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The Shark Tooth Maven

An exclusive interview with Joe Herber, a fervent amateur shark naturalist from Luxembourg.

Interview conducted by Pascale Wallers, video by Jerome Konen - 5 January 2002

Joe HerberP.W.: Joe, you are Luxembourg's most fervent amateur naturalist concerning sharks. How long have you been interested in sharks?

J.H.: Well, I first became interested in sharks when I read Cousteau's book about sharks at age ten or twelve, then when I saw the movie "JAWS" that really acted as a kind of catalyst and things just got worse from that moment on.

P.W.: We are currently here in your shark museum. How did the idea of this museum come up?

J.H.: That evolved kind of naturally when my collection grew that large that I thought it would be appropriate to open it to the public for education purposes and this on an appointment base.

P.W.: Your shark library is quite impressive as well, how popular is shark science?

J.H.: Well, I have about six hundred books about sharks and rays in my library and I'm happy to see that there are more good shark books coming out each year so interest in shark science is really increasing.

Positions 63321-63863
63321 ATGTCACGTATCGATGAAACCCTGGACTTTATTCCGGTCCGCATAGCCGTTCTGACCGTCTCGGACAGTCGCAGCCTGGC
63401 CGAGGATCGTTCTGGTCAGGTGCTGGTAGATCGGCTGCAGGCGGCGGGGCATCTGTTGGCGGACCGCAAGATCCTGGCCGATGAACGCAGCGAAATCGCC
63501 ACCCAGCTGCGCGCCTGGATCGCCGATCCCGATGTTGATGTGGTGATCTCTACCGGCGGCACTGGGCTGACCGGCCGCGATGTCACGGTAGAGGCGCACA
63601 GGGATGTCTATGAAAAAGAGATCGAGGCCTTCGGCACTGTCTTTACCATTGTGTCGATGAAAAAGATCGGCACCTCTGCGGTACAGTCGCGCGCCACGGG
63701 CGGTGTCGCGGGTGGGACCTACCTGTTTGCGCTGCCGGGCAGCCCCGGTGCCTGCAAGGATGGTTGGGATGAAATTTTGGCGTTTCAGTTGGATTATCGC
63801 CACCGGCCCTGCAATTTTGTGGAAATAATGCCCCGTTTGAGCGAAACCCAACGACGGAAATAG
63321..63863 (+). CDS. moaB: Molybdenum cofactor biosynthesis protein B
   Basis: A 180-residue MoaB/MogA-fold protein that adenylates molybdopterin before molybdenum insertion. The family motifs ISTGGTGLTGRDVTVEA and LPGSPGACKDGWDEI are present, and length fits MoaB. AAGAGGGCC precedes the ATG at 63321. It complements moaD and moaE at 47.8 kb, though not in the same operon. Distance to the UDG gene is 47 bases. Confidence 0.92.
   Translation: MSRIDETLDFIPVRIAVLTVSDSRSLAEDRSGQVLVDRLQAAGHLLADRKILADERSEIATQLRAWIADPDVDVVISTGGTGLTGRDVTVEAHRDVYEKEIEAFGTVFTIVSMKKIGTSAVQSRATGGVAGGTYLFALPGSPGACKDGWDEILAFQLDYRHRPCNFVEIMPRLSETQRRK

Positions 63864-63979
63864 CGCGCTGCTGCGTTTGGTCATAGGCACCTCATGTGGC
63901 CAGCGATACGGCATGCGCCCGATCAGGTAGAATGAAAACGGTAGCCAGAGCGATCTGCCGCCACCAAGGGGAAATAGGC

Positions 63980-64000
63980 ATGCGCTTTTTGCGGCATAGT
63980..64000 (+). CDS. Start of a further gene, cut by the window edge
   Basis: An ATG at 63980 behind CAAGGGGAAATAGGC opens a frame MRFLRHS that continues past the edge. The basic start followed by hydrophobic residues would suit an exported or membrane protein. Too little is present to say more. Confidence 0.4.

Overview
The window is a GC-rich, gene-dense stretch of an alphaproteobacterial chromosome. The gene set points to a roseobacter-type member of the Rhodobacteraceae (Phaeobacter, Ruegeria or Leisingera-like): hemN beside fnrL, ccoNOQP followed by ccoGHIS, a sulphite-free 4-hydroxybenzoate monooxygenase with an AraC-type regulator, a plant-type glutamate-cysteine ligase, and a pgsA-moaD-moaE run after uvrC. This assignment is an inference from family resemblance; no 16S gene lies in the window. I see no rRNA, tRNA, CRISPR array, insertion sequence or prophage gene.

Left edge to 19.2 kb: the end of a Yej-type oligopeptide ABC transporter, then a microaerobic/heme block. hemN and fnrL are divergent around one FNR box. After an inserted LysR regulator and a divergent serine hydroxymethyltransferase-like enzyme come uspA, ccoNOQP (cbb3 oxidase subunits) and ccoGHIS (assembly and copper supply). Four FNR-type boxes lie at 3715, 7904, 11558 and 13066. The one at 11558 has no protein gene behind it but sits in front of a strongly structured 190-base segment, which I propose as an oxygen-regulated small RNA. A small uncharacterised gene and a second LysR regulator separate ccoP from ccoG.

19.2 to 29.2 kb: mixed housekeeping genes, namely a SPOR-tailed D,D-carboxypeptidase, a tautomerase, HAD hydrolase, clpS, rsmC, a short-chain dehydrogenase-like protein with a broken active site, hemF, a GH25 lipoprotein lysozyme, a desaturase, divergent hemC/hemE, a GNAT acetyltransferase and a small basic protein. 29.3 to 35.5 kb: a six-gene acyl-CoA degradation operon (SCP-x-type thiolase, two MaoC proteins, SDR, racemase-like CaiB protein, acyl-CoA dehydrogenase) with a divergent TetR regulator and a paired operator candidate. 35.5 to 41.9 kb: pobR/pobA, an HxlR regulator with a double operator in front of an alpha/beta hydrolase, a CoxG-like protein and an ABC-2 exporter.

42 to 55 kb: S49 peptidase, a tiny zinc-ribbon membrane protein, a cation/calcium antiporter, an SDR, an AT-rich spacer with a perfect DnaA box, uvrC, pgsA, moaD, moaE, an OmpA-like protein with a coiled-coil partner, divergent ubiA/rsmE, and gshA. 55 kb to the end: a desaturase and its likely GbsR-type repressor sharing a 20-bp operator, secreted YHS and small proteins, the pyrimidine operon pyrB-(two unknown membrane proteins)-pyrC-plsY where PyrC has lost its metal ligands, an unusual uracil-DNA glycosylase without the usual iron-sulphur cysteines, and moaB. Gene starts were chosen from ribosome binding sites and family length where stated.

P.W.: I know you are attending most international scientific shark meetings, what outcomes do you expect for the future?

J.H.: Well, I'm happy to see that there are more and more scientists doing research on sharks and that research is more and more well funded, so they can use most modern scientific means, for example electronic tagging, satellite tagging to do distribution studies and things like that which is really important since most shark species are overexploited right now.

Diving the slate mine
Joe Herber's Shark Museum

P.W.: The Shark is one of the most misunderstood animals in the world, how do we have to separate facts from fantasy?

J.H.: Sharks are certainly one of the most misunderstood and reviled creatures on earth and the most important misconception is that sharks are actually maneaters which is completely wrong. Even the most dangerous of sharks, the Great White Shark usually does not regularly eat people and most attacks are really accidents when the shark confuses man with seals or their usual prey. Actually it's not man that should be protected from sharks but rather the other way around, sharks should be protected from man. If we see that we have about fifty attacks on man each year of which about ten are fatal, on the other hand we have a hundred million sharks that are killed each year, mostly just in order to cut off their fins for that notorious shark fin soup.

P.W.: What do you consider the most appropriate shark protection measures?

J.H.: The most appropriate shark protection measures right now and on which the European Elasmobranch Association of which I'm also a member is working, is to get shark finning banned in all European Union waters. It is already banned in USA waters and it would be great if it could be banned worldwide.

P.W.: Do you still have a "dream" concerning sharks you wish to get realized?

J.H.: Well, I certainly would like to cage dive with Great White in South Africa one day like my good friends Jerome and Paul did last year.

P.W.: Thanks for the interview, Joe!

J.H.: You're welcome!

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